Inspired by a guest speaker from The Thirst Project, a nonprofit organization that helps communities obtain safe, clean water, senior Brenda Alvarez organized a cupcake benefit. She raised $120 for the organization.

“I always wanted to help the community, but never actually did,” Alvarez said. “Now I want to do more projects like this because I know I can.”

After the presentations, students shared their favorite parts of the class, with many such as Lily Cichon calling it the highlight of their schedules.

• “You teach us to learn in a whole bunch of different ways — not just focused on the U.S. perspective.”

• “Your classes are never boring.”

• “I like that we juggled between the humanitarian project and talking about history.”

• “It’s a relaxed but professional environment and you guide us, but don’t tell us the answers.”

• “I really love this class and wish I could stay. We’re like a family.”

Lindblad grew up in Portland and received his bachelor’s degree at Linfield College, where he had a baseball scholarship.

When his mother felt he was “too obsessed with grades,” she took on a second job, called his baseball coach and said “this guy’s gonna go to Europe.”

She set into motion a love of travel, a passion for education and a commitment to civic engagement

“I thought maybe it was my job to help people learn what’s going on in the world and that maybe not everybody has the privileges that we do in the U.S.,” Lindblad said.

He received his teacher’s certificate from Lewis and Clark College and began his teaching career at Lakeridge High School in Lake Oswego.

“A lot of people said, ‘Why aren’t you staying, this is the best thing ever and you’ll be protected here,’” Lindblad said. “I thought, I’m not going to grow as a person here. Yes, it’ll be really safe, but it’s so confining.”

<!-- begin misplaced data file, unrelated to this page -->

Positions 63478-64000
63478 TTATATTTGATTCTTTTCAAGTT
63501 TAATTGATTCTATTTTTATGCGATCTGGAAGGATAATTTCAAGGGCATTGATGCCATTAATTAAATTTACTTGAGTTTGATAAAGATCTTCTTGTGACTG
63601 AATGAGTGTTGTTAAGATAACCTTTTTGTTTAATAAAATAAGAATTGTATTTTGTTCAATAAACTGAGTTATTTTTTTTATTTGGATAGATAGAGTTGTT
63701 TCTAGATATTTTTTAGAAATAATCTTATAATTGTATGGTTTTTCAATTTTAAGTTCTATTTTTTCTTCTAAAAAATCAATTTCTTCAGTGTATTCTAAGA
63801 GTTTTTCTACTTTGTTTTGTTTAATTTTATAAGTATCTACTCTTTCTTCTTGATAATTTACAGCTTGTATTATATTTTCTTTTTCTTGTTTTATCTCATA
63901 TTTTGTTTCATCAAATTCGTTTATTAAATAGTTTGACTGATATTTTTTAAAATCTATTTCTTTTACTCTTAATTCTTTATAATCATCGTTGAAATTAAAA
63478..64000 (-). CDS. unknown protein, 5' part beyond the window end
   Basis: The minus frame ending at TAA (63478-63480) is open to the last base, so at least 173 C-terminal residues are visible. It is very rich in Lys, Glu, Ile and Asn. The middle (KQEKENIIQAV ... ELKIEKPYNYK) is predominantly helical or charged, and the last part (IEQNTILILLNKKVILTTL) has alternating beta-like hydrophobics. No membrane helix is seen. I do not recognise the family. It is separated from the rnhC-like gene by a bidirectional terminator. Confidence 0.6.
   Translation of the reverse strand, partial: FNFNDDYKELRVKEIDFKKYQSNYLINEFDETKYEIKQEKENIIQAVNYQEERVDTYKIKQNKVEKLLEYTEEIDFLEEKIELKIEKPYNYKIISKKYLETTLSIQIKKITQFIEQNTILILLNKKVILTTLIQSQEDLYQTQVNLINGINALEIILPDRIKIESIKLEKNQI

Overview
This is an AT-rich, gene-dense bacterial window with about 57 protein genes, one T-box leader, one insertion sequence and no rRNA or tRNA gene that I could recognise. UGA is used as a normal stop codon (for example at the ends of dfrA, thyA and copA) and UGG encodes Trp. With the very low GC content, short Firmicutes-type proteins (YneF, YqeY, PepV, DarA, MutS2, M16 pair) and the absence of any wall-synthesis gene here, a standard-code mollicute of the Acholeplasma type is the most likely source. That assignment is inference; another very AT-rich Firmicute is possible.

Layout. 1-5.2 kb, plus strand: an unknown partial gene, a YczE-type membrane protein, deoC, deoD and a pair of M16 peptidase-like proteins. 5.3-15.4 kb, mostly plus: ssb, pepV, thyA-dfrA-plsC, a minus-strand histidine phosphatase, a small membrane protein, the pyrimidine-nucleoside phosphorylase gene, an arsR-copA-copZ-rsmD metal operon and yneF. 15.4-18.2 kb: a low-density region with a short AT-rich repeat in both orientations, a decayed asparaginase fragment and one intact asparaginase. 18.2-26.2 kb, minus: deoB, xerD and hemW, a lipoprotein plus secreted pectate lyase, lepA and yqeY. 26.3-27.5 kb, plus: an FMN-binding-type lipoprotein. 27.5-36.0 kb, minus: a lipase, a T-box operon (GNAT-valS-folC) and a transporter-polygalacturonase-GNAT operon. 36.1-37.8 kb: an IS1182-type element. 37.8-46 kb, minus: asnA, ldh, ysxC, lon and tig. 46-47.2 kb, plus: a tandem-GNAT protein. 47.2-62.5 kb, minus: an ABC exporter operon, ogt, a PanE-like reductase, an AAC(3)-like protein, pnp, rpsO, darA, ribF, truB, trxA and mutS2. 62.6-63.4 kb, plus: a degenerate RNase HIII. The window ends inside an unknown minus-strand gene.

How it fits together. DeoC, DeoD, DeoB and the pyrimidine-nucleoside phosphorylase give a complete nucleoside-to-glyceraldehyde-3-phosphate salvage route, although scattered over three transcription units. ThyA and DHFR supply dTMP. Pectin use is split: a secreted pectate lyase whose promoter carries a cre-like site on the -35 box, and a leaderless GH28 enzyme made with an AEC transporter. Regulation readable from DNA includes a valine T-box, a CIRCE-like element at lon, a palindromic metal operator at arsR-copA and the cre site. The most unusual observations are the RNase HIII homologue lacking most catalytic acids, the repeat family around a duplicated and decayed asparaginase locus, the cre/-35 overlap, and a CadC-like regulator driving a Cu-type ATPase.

Lindblad moved to Lima and Cusco, Peru, for a year, and returned determined to find a place with a more diverse student population.

At the time, Gresham-Barlow School District had a 3 percent Latino population; today that figure has grown to 25 percent.

“We have students who are trying to command English and honor level students who could be in IB — that’s the beauty of this class, it has everything,” Lindblad said.

Outside the classroom, Lindblad enjoys coaching baseball for the Gresham Gophers and traveling. He and his wife have three grown daughters; twin sons who will turn 1 this weekend; and a granddaughter.

“They have taught me more than I could ever imagine,” Lindblad said.

In addition to his work at Gresham High, Lindblad taught the Engaging Community class at Lewis and Clark College and prepares the next generation of social studies instructors by working with student teachers.

He has worked with the Marylhurst University Teacher Education Department since 2008.

Lindblad also enjoys attending history conferences and meeting the best history teachers in North America.

His students and colleagues couldn’t think of a more deserving winner for Oregon’s social studies teacher of the year.

“What makes him especially valuable as a teacher is he’s able to connect with all students — from at-risk students in the Options program to pushing high level students academically through the IB program,” Weber-Welch said. “He has a magnetic presence with students.”